Democratic Labour Party (DLP) presidential candidate Guy Hewitt says that a voice note he issued on Saturday to members of the DLP was intended to quell rumours that he was seeking the presidency because he didn’t get the nomination for St John.
Hewitt called the suggestions absurd and added: “I have not sought a constituency because I am unable to support Comrade DePeiza as the leader of the DLP. I am aware, as many in the party and much of the country are aware, she does not possess the competencies to successfully lead us to victory. The by-election in St George North said it all,” he told Barbados TODAY.
In addition, Hewitt advised that he had personally assured Andre Worrell, the candidate for St John, that he had “no commitments for any constituency at the moment.” His only concern right now with the list of candidates was “the lack of a critical mass of females”.
Hewitt conveyed his disappointment that the contest for the presidency seemed to be getting “murky”. He was also critical of the State-owned Caribbean Broadcasting Corporation which he said not “unsurprisingly” turned up at his launch event on Friday at Hilton Barbados after it had finished.
Hewitt spoke to a desire for the DLP’s leadership contest not to get personal. “As someone who has worked as a gender specialist for many years and attended the UN Conference on Women, I have been keen to ensure that there is nothing personal being said or done by those supporting me,” he said.
Hewitt stressed that while he is challenging for the presidency he still considers Verla DePeiza to be a “comrade and friend”. Hewitt pointed out that he has sought to engage Denis Kellman towards ensuring her victory in St Lucy. He noted that he told DePeiza that he “wanted her to be a success in politics…to win St Lucy” but feared as “many close to her do” that “trying to win St Lucy and lead a party to an election victory may be more that she can manage.”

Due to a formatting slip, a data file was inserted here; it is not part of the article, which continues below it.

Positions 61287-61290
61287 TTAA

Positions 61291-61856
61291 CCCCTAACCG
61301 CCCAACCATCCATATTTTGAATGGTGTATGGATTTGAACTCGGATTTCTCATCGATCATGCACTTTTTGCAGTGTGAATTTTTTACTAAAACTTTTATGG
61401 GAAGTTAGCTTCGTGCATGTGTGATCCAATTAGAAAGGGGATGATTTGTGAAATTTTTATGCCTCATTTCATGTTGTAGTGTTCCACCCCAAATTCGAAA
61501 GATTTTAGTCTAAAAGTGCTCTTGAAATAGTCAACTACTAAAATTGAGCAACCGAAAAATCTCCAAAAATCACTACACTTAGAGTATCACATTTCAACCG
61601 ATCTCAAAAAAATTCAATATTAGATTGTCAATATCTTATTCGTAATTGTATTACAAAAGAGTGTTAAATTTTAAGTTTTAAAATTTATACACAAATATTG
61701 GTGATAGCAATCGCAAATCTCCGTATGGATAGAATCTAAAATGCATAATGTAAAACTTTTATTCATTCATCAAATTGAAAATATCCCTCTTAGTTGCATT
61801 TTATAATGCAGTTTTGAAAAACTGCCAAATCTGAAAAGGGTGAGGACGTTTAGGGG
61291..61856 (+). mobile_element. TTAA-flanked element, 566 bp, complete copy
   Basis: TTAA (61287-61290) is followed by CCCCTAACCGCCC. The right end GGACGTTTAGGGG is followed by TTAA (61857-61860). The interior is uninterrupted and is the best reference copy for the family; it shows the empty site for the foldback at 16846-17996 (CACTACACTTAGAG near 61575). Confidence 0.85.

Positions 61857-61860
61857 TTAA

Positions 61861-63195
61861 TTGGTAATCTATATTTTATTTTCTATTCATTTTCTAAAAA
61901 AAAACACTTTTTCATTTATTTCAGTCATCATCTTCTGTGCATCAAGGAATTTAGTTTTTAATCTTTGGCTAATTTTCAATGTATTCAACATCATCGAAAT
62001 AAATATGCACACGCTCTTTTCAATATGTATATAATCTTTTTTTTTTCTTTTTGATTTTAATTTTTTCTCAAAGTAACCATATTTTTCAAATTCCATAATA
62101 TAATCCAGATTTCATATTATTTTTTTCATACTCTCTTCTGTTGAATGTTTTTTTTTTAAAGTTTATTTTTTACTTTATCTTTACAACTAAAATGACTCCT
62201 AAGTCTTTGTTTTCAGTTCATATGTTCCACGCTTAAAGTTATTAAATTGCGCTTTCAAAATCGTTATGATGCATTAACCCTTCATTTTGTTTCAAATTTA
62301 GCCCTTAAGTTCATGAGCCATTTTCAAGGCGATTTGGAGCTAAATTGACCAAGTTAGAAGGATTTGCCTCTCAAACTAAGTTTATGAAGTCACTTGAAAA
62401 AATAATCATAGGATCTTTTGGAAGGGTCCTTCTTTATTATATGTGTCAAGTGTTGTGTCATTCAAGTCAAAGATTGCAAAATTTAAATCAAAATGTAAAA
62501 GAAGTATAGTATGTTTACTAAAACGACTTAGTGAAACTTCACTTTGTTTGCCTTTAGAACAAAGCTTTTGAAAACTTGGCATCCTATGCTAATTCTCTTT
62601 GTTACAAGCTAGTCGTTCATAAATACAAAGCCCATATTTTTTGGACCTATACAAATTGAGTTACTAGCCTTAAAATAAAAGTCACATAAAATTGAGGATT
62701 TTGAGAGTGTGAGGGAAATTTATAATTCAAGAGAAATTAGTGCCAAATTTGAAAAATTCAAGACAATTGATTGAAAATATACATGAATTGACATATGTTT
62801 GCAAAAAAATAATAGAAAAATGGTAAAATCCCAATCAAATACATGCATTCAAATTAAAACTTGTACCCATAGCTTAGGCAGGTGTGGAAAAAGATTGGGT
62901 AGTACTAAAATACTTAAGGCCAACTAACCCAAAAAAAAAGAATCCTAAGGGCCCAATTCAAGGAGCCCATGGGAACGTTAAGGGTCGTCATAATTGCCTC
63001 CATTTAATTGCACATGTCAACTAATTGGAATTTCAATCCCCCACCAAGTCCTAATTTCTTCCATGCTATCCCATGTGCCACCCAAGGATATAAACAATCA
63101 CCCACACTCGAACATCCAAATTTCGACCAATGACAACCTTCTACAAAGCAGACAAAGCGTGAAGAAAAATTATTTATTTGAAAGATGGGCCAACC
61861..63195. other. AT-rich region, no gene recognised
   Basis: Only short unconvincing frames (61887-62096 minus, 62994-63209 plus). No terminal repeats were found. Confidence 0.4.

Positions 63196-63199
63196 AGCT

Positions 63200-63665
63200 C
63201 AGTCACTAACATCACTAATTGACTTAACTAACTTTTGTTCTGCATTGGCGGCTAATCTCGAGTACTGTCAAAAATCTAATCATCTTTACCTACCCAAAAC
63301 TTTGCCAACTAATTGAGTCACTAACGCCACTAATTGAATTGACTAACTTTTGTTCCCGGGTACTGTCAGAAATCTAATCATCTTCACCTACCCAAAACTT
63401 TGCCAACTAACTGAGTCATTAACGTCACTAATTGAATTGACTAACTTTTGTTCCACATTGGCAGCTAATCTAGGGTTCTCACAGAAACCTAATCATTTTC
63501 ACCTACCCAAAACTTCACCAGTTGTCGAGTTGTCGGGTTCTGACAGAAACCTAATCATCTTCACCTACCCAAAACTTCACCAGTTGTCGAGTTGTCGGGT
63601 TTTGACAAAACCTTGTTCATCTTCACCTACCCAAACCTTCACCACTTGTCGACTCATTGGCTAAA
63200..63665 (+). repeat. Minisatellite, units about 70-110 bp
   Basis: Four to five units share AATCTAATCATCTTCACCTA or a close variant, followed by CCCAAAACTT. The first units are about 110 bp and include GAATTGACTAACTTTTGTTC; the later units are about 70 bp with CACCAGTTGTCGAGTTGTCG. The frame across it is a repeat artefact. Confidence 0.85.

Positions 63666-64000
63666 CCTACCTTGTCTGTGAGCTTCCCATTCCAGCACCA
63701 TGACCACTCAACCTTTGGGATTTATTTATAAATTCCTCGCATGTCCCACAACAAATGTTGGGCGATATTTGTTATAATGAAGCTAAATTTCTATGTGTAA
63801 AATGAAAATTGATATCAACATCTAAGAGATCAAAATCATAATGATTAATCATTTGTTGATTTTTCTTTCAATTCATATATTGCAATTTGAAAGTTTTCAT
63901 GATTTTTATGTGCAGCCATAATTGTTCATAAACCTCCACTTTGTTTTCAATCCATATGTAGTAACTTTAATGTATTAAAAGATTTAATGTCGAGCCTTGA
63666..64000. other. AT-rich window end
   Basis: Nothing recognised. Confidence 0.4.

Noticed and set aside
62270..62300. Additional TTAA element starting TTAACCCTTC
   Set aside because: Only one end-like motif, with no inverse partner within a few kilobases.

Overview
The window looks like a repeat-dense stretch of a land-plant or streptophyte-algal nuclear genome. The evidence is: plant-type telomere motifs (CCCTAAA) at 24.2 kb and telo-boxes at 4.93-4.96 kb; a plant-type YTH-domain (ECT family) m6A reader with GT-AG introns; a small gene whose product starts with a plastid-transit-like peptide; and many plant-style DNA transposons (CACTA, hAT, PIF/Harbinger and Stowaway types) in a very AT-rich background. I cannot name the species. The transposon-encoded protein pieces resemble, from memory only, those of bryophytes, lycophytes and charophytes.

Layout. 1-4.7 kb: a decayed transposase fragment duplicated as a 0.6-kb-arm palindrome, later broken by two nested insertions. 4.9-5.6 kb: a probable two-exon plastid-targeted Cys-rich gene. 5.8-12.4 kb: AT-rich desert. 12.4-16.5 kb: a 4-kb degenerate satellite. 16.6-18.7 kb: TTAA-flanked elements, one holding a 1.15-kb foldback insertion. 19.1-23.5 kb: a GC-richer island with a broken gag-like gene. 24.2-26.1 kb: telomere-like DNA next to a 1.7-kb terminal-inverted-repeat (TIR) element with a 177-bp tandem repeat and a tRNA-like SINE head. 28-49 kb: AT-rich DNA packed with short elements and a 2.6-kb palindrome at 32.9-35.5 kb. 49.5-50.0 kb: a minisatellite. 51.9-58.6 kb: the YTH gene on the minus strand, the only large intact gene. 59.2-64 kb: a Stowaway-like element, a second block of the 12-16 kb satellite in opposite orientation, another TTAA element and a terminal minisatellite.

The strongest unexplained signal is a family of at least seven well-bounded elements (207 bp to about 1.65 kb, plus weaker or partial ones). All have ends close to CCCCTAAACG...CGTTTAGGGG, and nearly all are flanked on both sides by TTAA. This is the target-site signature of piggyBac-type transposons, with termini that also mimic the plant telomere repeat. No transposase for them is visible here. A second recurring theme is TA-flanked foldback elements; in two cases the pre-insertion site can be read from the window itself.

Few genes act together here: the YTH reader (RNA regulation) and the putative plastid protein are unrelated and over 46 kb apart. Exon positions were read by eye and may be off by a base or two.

At his launch on Friday, Hewitt used the opportunity to publicly commend DePeiza for taking the reins of the party after the catastrophic 2018 defeat at the polls. However, he also emphasised that “at this juncture there is a need for the DLP to be much more effective in projecting its vision, policies and leadership role to the electorate and mobilise the resources needed to win elections and ultimately form a government.”
Hewitt told Barbados TODAY that attempts by political commentators and sections of the media to link him to the past policies of the DLP administration were a stretch.“I was a high commissioner and Comrade DePeiza was a senator. My role was representational not policy making.”
However, he noted at the launch he did apologise on behalf of the DLP “for what we may have done or those things that we failed to do.”
Hewitt said that in 2018 when the Dems were routed at the polls, “there was a sense among our populace that we were no longer for the people and they voted for the first time as a single constituency against the DLP.”
He emphasised: “While I had no part in this, as the prospective future leader, I ask the people of Barbados to join me in a process of reconciliation.”
Asked about those who professed to “love him” but dismissed his political aspirations, he suggested that they were “incentivised” and noted that both in scripture and literature, specifically Julius Caesar, it was those who professed love like Judas and Brutus that betrayed themselves.